Saturday 24th October, 2015
5:00pm to 7:00pm
Highly-constrained, large-dimensional, and non-linear optimizations are found at the root of most of today’s forefront problems in statistics, quantitative finance, risk, operations research, materials design, and other predictive sciences. Tools for optimization, however, have not changed much in the past 40 years -- until very recently. The abundance of parallel computing resources has stimulated a shift away from using reduced models to solve statistical and predictive problems, and toward more direct methods for solving high-dimensional nonlinear optimization problems.
This tutorial will introduce modern tools for solving optimization problems -- beginning with traditional methods, and extending to solving high-dimensional non-convex optimization problems with highly nonlinear constraints. We will start by introducing the cost function, and it’s use in local and global optimization. We will then address how to monitor and diagnose your optimization convergence and results, tune your optimizer, and utilize compound termination conditions. This tutorial will discuss building and applying box constraints, penalty functions, and symbolic constraints. We will then demonstrate methods to efficiently reduce search space through the use of robust optimization constraints. Real-world inverse problems can be expensive, thus we will show how to enable your optimization to seamlessly leverage parallel computing. Large-scale optimizations also can greatly benefit from efficient solver restarts and the saving of state. This tutorial will cover using asynchronous computing for results caching and archiving, dynamic real-time optimization, and dimensional reduction. Next we will discuss new optimization methods that leverage parallel computing to perform blazingly-fast global optimizations and n-dimensional global searches. Finally, we will close with applications of global optimization in statistics and quantitative finance.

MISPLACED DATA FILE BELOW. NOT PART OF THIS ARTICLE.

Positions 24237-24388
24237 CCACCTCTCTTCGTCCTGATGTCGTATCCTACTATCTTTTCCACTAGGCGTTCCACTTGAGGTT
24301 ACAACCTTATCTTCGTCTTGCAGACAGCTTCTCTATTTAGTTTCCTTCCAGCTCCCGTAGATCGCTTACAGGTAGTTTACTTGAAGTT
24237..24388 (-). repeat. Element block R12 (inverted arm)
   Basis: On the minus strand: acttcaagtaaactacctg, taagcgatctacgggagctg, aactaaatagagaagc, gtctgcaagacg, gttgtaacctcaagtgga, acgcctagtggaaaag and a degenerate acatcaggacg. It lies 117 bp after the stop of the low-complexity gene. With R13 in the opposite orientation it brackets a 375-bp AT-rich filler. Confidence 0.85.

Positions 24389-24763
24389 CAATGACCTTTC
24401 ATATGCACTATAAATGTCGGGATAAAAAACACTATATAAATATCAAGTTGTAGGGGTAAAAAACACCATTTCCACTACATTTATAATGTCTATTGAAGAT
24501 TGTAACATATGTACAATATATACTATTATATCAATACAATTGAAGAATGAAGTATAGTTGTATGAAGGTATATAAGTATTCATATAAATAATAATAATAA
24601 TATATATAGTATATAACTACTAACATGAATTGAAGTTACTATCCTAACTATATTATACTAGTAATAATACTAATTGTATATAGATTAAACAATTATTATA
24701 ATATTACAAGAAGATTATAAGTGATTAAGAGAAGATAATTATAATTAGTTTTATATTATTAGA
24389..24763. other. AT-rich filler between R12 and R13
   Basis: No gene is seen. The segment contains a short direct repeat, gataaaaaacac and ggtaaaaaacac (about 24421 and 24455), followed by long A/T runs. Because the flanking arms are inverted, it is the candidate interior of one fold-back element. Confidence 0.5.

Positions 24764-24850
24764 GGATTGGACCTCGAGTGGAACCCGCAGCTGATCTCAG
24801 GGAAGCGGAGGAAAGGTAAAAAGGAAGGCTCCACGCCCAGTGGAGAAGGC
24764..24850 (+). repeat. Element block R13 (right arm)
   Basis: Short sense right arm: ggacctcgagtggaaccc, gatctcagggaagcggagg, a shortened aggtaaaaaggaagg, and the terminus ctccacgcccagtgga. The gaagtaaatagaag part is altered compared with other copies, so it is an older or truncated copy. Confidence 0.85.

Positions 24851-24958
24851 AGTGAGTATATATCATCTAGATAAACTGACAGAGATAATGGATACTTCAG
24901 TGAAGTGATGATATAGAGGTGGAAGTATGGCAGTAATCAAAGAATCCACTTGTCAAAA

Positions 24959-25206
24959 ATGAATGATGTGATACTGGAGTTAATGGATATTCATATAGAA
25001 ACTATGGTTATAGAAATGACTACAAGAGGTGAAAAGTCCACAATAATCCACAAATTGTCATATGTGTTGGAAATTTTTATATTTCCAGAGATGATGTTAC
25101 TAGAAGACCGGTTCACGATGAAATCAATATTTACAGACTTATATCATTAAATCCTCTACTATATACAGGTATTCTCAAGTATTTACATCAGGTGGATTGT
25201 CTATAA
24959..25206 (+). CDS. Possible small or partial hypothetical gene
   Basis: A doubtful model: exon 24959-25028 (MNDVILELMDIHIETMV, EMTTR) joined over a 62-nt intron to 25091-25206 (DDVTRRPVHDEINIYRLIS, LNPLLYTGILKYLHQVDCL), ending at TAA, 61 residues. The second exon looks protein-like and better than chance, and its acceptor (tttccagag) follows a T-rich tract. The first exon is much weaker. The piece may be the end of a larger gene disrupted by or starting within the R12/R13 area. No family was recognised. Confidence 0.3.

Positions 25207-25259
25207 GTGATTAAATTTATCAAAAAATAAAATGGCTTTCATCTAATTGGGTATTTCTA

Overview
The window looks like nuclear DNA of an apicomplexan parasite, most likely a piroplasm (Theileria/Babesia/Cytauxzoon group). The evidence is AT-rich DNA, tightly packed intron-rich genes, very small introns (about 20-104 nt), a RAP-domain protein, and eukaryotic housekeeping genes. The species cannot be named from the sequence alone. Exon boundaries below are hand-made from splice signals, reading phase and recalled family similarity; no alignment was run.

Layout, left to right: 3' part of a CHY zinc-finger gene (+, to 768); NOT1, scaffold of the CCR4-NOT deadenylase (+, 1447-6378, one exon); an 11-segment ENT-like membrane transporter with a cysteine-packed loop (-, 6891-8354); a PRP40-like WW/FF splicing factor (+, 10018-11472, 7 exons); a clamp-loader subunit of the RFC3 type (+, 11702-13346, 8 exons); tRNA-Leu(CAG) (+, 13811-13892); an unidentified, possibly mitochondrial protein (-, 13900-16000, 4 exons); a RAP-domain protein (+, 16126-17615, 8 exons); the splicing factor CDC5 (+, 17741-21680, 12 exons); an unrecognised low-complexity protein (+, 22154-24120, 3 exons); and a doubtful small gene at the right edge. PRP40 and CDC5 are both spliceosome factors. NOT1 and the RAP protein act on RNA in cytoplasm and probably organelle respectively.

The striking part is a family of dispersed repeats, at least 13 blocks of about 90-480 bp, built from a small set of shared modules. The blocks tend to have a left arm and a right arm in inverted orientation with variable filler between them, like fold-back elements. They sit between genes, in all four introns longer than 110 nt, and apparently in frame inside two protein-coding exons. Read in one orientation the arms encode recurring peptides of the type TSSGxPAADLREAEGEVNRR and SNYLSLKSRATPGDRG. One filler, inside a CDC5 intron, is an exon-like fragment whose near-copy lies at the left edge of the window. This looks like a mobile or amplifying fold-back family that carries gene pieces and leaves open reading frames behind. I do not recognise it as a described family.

The audience need not be an expert in optimization, but should have interest in solving hard real-world optimization problems. We will begin with a walk through some introductory optimizations, learning how to build confidence in understanding your results. By the end of the tutorial, participants will have working knowledge of how to use modern constrained optimization tools, how to enable their solvers to leverage high-performance parallel computing, and how to utilize legacy data and surrogate models in statistical and predictive risk modeling.
~~introduction to optimization~~ (30/45 min)
* the cost function
* local and global optimization
* monitoring and diagnosing convergence and optimization results
* solver tuning and compound termination conditions
~~penalty functions and constraints~~ (30/60 min)
* box constraints
* applying penalty functions
* reducing search space with constraints
* applying symbolic constraints
~~leverage asynchronous and parallel computing~~ (30/45 min)
* parallel function evaluations and solver iterations
* solver restarts and saving state
* dynamic real-time optimization
* automated dimensional reduction
~~ensemble optimization and global searches~~ (30/45 min)
* blazingly-fast global optimization
* using global search to find all minima, maxima, and turning points
* building a surrogate model through optimal surface interpolation
~~optimization in parameter sensitivity, statistics, and risk modeling~~ (30/45 min)
* the cost metric
* statistical and probabilistic constraints
* information constraints from surrogate models and legacy data
* application to quantitative finance and statistics
Mike has been a research scientist at Caltech since 2002, and is co-founder of the UQ Foundation, a non-profit for the advancement of predictive science. Mike is the author several python packages, including mystic (highly-constrained non-convex optimization and uncertainty quantification), pathos (parallel graph management and execution in heterogeneous computing), and dill (serialize all of python). His software is the backbone of several research projects on risk analysis and predictive science, and is leveraged by several third-party packages in machine learning and parallel computing. He has over fifteen years of teaching experience, and has given hundreds of conference and workshop presentations.
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